“Jesus the Stranger”

February 26, 2017


Exodus 24:12-18

Matthew 17:1-9


“From the cloud a voice said, ‘This is my Son, the Beloved; with him I am well pleased; listen to him!”

How might we listen to Jesus in these days?

Where will we hear his voice?

. If we are to listen to Jesus we must first look at our own world. The we might discover how this strange account from the Gospel of Matthew speaks to our painful and sorrowful situation today.

Early last week eleven Jewish community centers across our nation received bomb threats. They were just the latest in a total of nearly seventy such threats since January. Yes, all of these phoned-in threats were hoaxes. But the FBI and the Civil Rights Division of the Justice Department are taking them seriously and investigating.

Last weekend more than 100 headstones were knocked over in a Jewish cemetery in suburban St. Louis.

On Tuesday the president did denounce the latest incidents saying:  “The anti-Semitic threats targeting our Jewish community and community centers are horrible and are painful and a very sad reminder of the work that still must be done to root out hate and prejudice and evil.”

Some individuals and institutions—most notably the Anne Frank Center—thought that the president was too slow in providing what they considered a tepid denunciation of anti-Semitism.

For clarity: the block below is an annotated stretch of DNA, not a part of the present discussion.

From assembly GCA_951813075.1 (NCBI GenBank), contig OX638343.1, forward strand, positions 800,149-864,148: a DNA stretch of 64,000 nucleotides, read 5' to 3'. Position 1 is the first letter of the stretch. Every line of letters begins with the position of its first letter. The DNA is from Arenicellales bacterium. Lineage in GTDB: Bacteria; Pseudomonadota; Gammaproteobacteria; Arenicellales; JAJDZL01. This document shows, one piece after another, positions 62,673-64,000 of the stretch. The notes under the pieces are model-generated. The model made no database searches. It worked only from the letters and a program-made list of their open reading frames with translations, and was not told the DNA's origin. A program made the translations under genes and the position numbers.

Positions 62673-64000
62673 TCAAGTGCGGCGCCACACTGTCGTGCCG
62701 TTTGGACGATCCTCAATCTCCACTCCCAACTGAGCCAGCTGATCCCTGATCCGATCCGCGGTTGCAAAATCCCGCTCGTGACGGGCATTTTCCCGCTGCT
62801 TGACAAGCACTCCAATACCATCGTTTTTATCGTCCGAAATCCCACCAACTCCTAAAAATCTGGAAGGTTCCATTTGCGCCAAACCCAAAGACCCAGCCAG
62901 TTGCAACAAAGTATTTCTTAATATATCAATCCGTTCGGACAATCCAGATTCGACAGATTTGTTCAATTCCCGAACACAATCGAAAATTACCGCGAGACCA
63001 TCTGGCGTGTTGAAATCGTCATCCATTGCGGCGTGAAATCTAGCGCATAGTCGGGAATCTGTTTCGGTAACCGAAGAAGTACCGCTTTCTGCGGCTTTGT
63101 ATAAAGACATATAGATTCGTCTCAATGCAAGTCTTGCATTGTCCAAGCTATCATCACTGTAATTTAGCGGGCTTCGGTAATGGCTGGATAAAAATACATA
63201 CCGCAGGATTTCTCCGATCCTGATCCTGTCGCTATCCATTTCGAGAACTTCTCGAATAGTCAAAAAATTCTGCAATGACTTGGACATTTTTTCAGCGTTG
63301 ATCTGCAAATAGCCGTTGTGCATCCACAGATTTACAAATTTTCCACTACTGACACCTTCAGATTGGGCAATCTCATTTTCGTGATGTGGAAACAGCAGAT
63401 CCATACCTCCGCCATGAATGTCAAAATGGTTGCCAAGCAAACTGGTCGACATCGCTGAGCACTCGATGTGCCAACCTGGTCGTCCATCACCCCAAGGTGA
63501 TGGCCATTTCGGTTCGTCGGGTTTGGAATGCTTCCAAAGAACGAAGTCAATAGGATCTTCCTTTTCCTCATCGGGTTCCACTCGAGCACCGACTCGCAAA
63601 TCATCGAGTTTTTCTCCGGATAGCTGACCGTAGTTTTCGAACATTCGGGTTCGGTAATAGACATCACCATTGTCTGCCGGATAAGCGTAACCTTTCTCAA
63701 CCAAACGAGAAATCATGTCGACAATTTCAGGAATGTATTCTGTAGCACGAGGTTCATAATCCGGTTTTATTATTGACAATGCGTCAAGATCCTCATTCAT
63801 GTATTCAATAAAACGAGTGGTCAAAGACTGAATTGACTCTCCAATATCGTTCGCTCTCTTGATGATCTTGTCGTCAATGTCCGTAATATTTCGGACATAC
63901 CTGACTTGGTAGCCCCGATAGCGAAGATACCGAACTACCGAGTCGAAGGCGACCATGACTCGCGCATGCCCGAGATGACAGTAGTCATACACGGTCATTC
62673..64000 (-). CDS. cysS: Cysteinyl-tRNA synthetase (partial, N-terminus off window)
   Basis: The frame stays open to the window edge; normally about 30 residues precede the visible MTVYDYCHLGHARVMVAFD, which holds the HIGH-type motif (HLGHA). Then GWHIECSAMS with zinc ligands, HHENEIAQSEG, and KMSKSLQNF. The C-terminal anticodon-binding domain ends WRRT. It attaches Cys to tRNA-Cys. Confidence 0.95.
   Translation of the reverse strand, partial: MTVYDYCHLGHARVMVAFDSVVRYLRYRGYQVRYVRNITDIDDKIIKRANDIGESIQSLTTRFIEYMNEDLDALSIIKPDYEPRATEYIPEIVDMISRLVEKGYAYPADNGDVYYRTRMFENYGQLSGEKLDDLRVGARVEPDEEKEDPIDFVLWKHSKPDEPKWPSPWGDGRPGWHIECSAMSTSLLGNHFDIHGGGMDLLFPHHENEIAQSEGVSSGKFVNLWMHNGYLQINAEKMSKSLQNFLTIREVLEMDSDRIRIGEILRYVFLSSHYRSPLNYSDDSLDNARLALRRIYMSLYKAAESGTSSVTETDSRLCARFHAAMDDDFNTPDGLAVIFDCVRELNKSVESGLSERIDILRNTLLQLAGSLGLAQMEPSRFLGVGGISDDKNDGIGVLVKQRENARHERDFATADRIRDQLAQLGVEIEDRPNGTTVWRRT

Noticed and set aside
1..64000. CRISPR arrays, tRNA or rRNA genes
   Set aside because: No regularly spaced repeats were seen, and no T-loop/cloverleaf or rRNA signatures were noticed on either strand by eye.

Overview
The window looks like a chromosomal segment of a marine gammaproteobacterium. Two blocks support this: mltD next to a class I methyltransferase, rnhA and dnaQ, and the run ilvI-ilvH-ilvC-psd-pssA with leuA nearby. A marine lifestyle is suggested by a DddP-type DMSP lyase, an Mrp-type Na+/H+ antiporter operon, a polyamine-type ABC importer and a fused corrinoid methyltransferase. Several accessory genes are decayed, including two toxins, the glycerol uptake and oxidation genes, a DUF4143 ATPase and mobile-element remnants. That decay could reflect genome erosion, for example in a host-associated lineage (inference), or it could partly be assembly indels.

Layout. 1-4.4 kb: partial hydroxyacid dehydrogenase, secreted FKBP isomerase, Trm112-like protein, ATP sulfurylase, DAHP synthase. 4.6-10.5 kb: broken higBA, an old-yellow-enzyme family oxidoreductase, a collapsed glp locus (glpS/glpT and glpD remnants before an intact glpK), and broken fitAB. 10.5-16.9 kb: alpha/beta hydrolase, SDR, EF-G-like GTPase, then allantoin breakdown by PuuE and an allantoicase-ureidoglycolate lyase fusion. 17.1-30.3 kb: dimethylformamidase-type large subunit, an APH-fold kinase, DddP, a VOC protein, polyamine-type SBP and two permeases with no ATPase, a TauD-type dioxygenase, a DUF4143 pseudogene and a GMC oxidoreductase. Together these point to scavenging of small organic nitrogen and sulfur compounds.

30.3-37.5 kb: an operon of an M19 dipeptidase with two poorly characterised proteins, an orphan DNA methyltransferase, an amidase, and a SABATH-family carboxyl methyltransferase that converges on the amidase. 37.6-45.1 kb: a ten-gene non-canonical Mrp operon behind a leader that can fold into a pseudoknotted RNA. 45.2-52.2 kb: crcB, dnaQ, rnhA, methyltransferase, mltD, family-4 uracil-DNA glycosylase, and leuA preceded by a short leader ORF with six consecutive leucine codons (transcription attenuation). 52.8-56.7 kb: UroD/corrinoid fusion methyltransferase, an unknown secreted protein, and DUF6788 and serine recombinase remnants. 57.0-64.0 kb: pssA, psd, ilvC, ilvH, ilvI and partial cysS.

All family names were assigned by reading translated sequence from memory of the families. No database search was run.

Especially relevant to our settingt is the number of anti-Semitic incidents on liberal college campuses. Last August, students at Swarthmore College, the progressive, Quaker college outside Philadelphia, found two swastikas painted on a stall in a bathroom of the main library. A week later, they found another swastika on a tree in the school’s woods. There have been reports of anti-Semitic incidents at Oberlin College, the University of California at Los Angeles, Brown University and Northwestern University.[i] There have been no incidents yet in Iowa City—but is it simply a matter of time?

Writing in the Washington Post recently, Mark Oppenheimer said: “…for now, we Jews should worry less about whether attacks against us are ‘on the rise,’ because it’s not clear whether they are. That’s not the most important question, because to any student of history it’s no comfort if anti-Semitic attacks aren’t on the rise….This isn’t Germany in 1933. In the United States in 2017, the first to be targeted are Muslims or Mexicans — after which they will probably come for Jews, gays, blacks and all the other apparent undesirables… The real question a reporter who cares about Jewish safety should ask … is about the health and safety of other minority groups.” He concludes: “Right-wing and nativist violence does not always begin with Jews. But by fixating on attacks against Jews, we are forgetting the cardinal rule of Jewish self-survival: It may not start with us, but it always ends with us.”